Ghost Octopus – Lurking in the Depths of our Oceans



Earlier this year, a remotely operated vehicle captured footage of a ghostly octopod (belonging to the family of eight-armed cephalopod mollusks including the octopuses and paper nautiluses) off the coast of Hawaii.   This pasty creature is being called “Ghost Octopus,” and is the first of its kind to be found. What makes the animal unique is that it’s the deepest-dwelling octopod without fins ever found. This newly discovered creature, with its smooth finless skink and strange coloring has already been nicknamed Casper: The Friendly Ghost.

The Dumbo Octopus is shown here for comparison - notice the fins protruding from the upper part of the head.  These fins are used for movement in the deep ocean.
The Dumbo Octopus is shown here for comparison – notice the fins protruding from the upper part of the head. These fins are used for movement in the deep ocean.

The remote was operating from The Okeanos Explorer, a National Oceanic and Atmospheric Administration vessel. Rightly named, “America’s Ship for Ocean Exploration,” the Okeanos is the only federally funded U.S. ship specifically assigned to explore our oceans for academic purposes.  What’s even more amazing about this ship is that using real-time broadband satellite communications, it connects the ship and its discoveries live with audiences ashore.   The ship’s name dates back to ancient Greek Mythology.  Okeanos was the name of the river which surrounded earth.  To learn more about this amazing ship and how its discoveries have re-energized oceanic science, visit the NOAA site.


Scientists are making more discoveries at the bottom of our oceans; strange and luminescent sea animals which have challenged current theories. The Ghost Octopus was sighted at a depth of over 13,000 feet (2.6 miles) as it slowly swam across the ocean floor.  In addition to being finless, the Ghost Octopus is pigment-free and has tiny eyes, which are thought to be functional but not in the same fashion as expected.  The remote vehicle tried moving in for a closer shot when the Ghost Octopus started climbing away.  The scientists operating the remote believe that it was either the light or vibrations that caused the flight reaction.  Another post-sighting theory was that eyes could help the Ghost Octopus see other bioluminescent animals, which are common in the deep ocean.  Other observations that are still being studied are that the Ghost Octopuses suckers are arranged in one series on each arm, as opposed to two with other octopi.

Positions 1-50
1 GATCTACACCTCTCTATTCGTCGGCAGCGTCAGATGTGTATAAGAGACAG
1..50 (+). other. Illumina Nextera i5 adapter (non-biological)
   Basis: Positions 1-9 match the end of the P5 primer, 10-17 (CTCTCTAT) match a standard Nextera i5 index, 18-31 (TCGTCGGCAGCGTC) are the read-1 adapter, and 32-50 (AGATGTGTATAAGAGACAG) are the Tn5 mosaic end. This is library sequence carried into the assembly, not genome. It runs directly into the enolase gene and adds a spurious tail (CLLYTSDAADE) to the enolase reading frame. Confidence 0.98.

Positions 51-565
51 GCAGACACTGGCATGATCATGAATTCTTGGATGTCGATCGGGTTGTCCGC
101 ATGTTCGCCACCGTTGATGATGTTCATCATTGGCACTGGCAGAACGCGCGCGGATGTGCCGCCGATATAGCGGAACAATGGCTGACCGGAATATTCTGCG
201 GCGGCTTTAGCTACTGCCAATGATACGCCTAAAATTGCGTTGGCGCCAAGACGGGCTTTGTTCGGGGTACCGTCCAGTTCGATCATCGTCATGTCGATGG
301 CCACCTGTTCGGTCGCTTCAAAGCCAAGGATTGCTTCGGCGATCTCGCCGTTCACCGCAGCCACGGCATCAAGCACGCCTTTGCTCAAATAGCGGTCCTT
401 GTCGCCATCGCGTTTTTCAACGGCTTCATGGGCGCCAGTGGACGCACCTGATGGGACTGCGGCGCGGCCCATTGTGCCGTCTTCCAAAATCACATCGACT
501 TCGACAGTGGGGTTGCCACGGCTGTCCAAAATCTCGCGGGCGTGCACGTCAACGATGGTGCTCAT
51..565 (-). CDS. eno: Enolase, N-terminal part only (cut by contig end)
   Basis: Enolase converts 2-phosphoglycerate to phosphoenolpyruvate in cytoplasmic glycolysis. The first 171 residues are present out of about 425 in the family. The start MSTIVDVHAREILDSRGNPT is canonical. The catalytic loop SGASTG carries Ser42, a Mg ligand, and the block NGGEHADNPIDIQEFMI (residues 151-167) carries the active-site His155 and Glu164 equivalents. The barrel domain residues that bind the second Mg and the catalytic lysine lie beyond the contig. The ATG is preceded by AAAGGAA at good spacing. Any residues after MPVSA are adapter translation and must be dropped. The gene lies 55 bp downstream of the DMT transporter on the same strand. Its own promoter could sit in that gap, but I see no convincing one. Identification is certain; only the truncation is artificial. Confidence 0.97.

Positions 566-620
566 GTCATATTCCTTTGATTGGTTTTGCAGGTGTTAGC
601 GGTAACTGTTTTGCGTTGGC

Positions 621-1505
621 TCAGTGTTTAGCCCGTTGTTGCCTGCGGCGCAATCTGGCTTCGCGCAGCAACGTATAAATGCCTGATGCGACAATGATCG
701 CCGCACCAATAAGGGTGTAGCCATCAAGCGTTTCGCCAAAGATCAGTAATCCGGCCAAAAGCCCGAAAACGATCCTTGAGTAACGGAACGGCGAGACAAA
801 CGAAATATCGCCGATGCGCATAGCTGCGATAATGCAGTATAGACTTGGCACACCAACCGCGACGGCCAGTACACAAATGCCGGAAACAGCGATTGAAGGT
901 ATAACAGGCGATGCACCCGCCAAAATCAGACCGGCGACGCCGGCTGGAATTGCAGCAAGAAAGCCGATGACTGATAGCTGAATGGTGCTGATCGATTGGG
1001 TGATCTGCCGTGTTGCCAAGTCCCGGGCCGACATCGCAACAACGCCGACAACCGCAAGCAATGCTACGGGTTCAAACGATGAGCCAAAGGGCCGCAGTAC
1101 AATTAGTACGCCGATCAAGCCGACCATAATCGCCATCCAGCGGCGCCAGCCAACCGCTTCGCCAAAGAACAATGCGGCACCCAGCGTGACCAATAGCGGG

The Ghost Octopus is one of many amazing new species that have been discovered over the past few years and it certainly won’t be the last. Our planet still has a few uncharted areas left for discovery and the sea floor is the largest of those.  No one is sure what the future will bring, but we can collectively agree that it will be worth a second or even a third look once we’ve found it.

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